High water conditions continue to hamper progress to dismantle the old locks and dams that have been replaced by the Olmsted project along the Ohio River in Illinois, while also causing restrictions on tows that are using the nation’s newest, most advanced and expensive civil works project.
The U.S. Army Corps of Engineers and their contractors have stopped work on removing Lock and Dams 52 and 53, and will resume once the river levels drop, possibly not until June or July, according to Katelyn Newton, spokeswoman for the Corps’ Louisville District.
On Feb. 15, the Corps required all tows passing through Olmsted to have a minimum of 240 hp per barge and also imposed restrictions on the number and size of barges, citing high flow conditions. This continues restrictions that were in effect during Olmsted’s construction, but the number fluctuated seasonally depending on water conditions.
Demolition of Lock and Dam 52, located at Brookport, Ill, is scheduled for completion in December this year, and is about 25% complete. Progress has been slow as work that was supposed to start last May didn’t get underway until the end of July, due to persistent high water last spring and summer.
The first phase of demolition of Lock and Dam 53, located near Grand Chain, Ill, included removal of the wickets, miter gates, culvert valves, mechanical piping and electrical components, is about 65% finished. Removal of the fixed weir and beartraps on the Kentucky bank is scheduled to be awarded in late spring, with completion in late 2021, she said.
“The longer high water periods and shorter low water seasons have been the principal delays to date,” Newton said. “The high water only allowed about four months of work in 2019, compared to the expected six months.”
Both structures are more than 90 years old and each included the original 600-foot original lock and a 1,200-foot lock added in 1969 that was supposed to be temporary. Due to the age and small size of the infrastructure, there were frequent delays and bottlenecks for inland barges moving commodities through this important and busy confluence of the Mississippi and Ohio rivers, as barges were required to break apart and lock in two sections.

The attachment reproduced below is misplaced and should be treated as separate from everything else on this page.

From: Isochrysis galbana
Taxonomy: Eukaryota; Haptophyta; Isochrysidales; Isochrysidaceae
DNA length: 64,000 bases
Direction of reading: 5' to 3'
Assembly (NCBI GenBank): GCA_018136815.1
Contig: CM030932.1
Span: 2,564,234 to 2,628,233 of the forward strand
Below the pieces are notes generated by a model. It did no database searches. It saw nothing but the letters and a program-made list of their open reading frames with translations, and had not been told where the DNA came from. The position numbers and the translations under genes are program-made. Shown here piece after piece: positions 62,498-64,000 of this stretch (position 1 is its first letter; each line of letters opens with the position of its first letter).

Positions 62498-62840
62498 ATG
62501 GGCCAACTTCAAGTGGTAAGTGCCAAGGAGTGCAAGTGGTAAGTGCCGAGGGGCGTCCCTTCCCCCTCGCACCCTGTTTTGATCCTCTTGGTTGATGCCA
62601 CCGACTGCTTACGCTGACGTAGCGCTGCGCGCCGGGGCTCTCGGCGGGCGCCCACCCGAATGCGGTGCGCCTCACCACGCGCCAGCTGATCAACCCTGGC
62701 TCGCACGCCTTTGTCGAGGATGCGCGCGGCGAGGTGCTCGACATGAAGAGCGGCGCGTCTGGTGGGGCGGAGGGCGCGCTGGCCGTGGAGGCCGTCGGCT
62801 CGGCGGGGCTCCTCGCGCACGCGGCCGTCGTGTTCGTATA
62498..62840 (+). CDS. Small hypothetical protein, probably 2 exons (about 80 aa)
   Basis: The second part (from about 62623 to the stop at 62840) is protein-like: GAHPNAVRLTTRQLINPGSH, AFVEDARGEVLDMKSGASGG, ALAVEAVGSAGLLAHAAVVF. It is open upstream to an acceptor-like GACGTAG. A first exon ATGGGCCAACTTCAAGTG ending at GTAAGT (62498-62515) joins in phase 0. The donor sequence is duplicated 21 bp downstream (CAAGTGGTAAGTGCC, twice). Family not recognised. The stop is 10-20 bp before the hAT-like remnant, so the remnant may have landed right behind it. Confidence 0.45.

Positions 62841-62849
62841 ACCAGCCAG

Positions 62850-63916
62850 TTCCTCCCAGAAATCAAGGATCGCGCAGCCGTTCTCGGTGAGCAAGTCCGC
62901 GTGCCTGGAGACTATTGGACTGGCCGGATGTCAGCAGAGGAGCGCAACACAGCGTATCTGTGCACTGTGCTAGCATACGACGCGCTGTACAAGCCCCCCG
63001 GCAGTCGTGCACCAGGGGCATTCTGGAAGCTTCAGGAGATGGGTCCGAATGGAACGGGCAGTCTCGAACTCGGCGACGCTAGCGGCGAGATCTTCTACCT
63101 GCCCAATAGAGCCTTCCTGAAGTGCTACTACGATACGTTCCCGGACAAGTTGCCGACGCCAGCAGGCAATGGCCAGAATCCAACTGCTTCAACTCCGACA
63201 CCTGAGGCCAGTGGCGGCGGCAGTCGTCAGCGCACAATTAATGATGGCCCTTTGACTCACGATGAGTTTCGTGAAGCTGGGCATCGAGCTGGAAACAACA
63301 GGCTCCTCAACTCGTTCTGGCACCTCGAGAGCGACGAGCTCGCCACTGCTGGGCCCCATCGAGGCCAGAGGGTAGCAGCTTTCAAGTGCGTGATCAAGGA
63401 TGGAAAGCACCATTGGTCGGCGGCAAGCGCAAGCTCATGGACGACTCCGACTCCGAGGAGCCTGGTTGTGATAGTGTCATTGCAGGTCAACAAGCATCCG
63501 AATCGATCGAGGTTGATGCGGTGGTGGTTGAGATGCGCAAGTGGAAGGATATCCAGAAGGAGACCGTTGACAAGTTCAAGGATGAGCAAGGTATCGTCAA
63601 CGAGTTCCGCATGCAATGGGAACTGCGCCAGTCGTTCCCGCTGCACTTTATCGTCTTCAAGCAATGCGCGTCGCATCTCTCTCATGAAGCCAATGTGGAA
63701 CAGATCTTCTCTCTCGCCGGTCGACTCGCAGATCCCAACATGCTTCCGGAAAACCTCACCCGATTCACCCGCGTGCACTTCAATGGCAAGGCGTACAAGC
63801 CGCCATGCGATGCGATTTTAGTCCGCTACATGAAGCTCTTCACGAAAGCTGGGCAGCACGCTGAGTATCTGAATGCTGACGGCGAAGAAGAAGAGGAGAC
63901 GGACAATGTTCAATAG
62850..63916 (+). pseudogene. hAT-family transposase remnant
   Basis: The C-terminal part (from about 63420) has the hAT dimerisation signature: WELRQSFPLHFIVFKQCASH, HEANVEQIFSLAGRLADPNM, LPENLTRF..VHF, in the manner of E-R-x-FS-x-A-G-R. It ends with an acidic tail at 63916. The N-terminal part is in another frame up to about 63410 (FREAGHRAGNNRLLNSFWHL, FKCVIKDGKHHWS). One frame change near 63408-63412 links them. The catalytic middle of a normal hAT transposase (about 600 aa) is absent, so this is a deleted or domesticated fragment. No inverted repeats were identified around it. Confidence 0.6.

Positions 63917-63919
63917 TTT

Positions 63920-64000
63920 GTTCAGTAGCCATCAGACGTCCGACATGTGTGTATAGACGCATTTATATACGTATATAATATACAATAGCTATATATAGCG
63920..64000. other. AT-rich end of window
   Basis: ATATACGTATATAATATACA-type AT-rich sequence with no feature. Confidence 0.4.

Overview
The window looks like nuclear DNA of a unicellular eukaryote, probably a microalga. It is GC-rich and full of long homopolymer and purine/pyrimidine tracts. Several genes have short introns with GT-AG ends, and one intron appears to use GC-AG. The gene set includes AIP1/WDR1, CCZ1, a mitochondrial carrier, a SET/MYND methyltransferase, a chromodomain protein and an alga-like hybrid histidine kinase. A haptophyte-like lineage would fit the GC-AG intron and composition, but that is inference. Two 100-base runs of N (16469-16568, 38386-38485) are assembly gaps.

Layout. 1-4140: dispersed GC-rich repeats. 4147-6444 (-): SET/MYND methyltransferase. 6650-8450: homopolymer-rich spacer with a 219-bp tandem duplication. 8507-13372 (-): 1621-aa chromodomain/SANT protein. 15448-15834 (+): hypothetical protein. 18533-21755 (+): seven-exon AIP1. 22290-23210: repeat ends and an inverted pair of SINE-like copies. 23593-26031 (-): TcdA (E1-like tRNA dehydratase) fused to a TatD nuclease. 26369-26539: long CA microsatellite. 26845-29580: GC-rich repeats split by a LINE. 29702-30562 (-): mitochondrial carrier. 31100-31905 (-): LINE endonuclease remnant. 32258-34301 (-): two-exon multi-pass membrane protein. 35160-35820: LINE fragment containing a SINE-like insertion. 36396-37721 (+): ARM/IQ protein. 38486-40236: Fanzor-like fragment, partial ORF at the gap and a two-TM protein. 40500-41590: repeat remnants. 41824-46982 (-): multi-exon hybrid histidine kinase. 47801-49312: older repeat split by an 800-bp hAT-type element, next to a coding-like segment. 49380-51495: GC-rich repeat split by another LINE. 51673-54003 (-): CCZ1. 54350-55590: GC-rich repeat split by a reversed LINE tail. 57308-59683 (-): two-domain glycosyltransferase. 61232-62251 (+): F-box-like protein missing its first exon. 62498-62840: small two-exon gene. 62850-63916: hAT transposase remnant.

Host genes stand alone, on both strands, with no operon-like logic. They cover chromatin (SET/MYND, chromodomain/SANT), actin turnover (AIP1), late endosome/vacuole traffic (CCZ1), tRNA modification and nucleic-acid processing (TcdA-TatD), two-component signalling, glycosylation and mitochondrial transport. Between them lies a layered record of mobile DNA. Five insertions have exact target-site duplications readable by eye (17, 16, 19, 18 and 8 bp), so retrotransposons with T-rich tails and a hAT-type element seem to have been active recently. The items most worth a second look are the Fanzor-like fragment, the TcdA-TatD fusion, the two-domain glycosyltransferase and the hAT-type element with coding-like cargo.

Resuming work has been hampered by high river flows this winter. For work to resume on 52, river elevation must be at 307 feet, which is the top of the lock walls. At 53, it can go once the river level reaches 310 feet elevation or lower. This can typically be expected to occur in the June-July timeframe, she said, “but if the river drops to those levels sooner, hopefully work can begin before then.”
That may be optimistic, however. The National Weather Service said last week that current wet soil and rain conditions in the Midwest could cause spring flooding this year along the Mississippi River similar to what occurred in 2019. And in late January the Corps reported that water flows on the Upper Mississippi were already at levels normally observed in late spring. Irregular temperatures have prevented ice from forming in a stable way, which compounds the ice dam problem, the agency said in a statement. Ice has blocked the river’s normal flow, forcing water out of its banks and hampering the Corps’ ability to actively manage the river water elevations.
“We have never in our record had these sustained high flows over the month of January,” Dan Fasching, St. Paul District water manager for the Upper Mississippi, said in a statement, adding that depending on temperatures and the rate of ice melt there could be more high water in the months ahead.
Demolition of locks 52 and 53 that has been done so far has had little impact on barge traffic, Newton said. On 52, “other than 2-3 hour traffic stops on days when the constraints is performing blasts, there has been no effect on navigation and none is expected. The contract requires the contractor to to maintain an 800-foot-wide navigation channel.”
At 53, the only impact was during removal of wickets, which has been completed. She expects some minor disruptions with phase two during disposal of debris in the designated areas, “but it should be minimal.”
Removal of both structures is the final step in completing the historic Olmsted Lock and Dam project, which has been in the works for more than 30 years and cost far more than projected, due to engineering changes and funding hiccups. It opened to much fanfare in August 2018 as the nation’s most innovative and costly civil works project, clocking in at $3.5 billion.
The Corps has not yet amassed hard data on barge movements and improved efficiencies compared to the old locks and dams, but Newton said barges are seeing smoother and more efficient operations through this part of the inland system. Olmsted is equipped with twin 1,200-foot locks, which eliminates the need to break up tows as was done when 52 and 53 were in operation.
“In the last few years that 52 and 53 were operational, there were several more occasions of pool drawdown and lock chamber closures which resulted in significant delays to navigation traffic,” she said. “In Olmsted’s first full year of operation, there was clearly improved efficiency with keeping navigation traffic moving with minimal delays.”
The industry agrees, although persistent high water has been a challenge for barging.
“We’ve certainly seen improved reliability, but not yet at 100 percent capacity as we have been limited in the size of tows across the pass,” said Mark Knoy, president and CEO of American Commercial Barge Line. “I do believe these restrictions will be lifted sometime this year if river conditions allow.”